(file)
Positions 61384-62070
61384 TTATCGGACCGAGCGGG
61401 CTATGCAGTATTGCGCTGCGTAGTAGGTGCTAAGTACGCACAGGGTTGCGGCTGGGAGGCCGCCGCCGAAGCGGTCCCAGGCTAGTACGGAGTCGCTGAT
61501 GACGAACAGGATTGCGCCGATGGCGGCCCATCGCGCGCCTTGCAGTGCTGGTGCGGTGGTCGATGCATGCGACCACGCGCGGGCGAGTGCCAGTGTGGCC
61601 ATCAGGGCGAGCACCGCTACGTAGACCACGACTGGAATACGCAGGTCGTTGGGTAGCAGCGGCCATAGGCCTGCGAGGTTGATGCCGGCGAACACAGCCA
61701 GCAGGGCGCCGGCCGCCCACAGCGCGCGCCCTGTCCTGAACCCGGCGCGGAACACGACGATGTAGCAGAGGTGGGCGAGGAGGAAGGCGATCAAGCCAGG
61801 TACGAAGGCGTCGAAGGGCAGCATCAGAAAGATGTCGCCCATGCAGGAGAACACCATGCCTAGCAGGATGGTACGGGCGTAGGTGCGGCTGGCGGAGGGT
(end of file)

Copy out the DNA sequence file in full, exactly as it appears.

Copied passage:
Positions 61384-62070
61384 TTATCGGACCGAGCGGG
61401 CTATGCAGTATTGCGCTGCGTAGTAGGTGCTAAGTACGCACAGGGTTGCGGCTGGGAGGCCGCCGCCGAAGCGGTCCCAGGCTAGTACGGAGTCGCTGAT
61501 GACGAACAGGATTGCGCCGATGGCGGCCCATCGCGCGCCTTGCAGTGCTGGTGCGGTGGTCGATGCATGCGACCACGCGCGGGCGAGTGCCAGTGTGGCC
61601 ATCAGGGCGAGCACCGCTACGTAGACCACGACTGGAATACGCAGGTCGTTGGGTAGCAGCGGCCATAGGCCTGCGAGGTTGATGCCGGCGAACACAGCCA
61701 GCAGGGCGCCGGCCGCCCACAGCGCGCGCCCTGTCCTGAACCCGGCGCGGAACACGACGATGTAGCAGAGGTGGGCGAGGAGGAAGGCGATCAAGCCAGG
61801 TACGAAGGCGTCGAAGGGCAGCATCAGAAAGATGTCGCCCATGCAGGAGAACACCATGCCTAGCAGGATGGTACGGGCGTAGGTGCGGCTGGCGGAGGGT